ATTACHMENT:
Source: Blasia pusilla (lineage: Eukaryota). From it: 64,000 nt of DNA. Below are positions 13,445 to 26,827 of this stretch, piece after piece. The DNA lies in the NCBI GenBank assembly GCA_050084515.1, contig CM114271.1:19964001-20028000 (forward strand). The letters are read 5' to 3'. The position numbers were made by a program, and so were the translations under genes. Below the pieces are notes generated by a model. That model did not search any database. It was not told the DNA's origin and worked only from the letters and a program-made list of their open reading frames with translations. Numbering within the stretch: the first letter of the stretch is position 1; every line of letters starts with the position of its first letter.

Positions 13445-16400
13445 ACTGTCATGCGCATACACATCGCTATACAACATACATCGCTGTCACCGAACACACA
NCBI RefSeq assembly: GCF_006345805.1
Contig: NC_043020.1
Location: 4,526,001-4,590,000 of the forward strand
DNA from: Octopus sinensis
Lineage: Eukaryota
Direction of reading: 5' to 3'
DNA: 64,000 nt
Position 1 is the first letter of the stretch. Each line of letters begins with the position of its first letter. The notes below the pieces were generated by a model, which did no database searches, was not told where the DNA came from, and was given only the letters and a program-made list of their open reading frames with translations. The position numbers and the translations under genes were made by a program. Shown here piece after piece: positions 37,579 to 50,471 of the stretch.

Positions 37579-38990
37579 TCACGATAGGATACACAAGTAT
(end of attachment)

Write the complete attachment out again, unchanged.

Source: Blasia pusilla (lineage: Eukaryota). From it: 64,000 nt of DNA. Below are positions 13,445 to 26,827 of this stretch, piece after piece. The DNA lies in the NCBI GenBank assembly GCA_050084515.1, contig CM114271.1:19964001-20028000 (forward strand). The letters are read 5' to 3'. The position numbers were made by a program, and so were the translations under genes. Below the pieces are notes generated by a model. That model did not search any database. It was not told the DNA's origin and worked only from the letters and a program-made list of their open reading frames with translations. Numbering within the stretch: the first letter of the stretch is position 1; every line of letters starts with the position of its first letter.

Positions 13445-16400
13445 ACTGTCATGCGCATACACATCGCTATACAACATACATCGCTGTCACCGAACACACA
NCBI RefSeq assembly: GCF_006345805.1
Contig: NC_043020.1
Location: 4,526,001-4,590,000 of the forward strand
DNA from: Octopus sinensis
Lineage: Eukaryota
Direction of reading: 5' to 3'
DNA: 64,000 nt
Position 1 is the first letter of the stretch. Each line of letters begins with the position of its first letter. The notes below the pieces were generated by a model, which did no database searches, was not told where the DNA came from, and was given only the letters and a program-made list of their open reading frames with translations. The position numbers and the translations under genes were made by a program. Shown here piece after piece: positions 37,579 to 50,471 of the stretch.

Positions 37579-38990
37579 TCACGATAGGATACACAAGTAT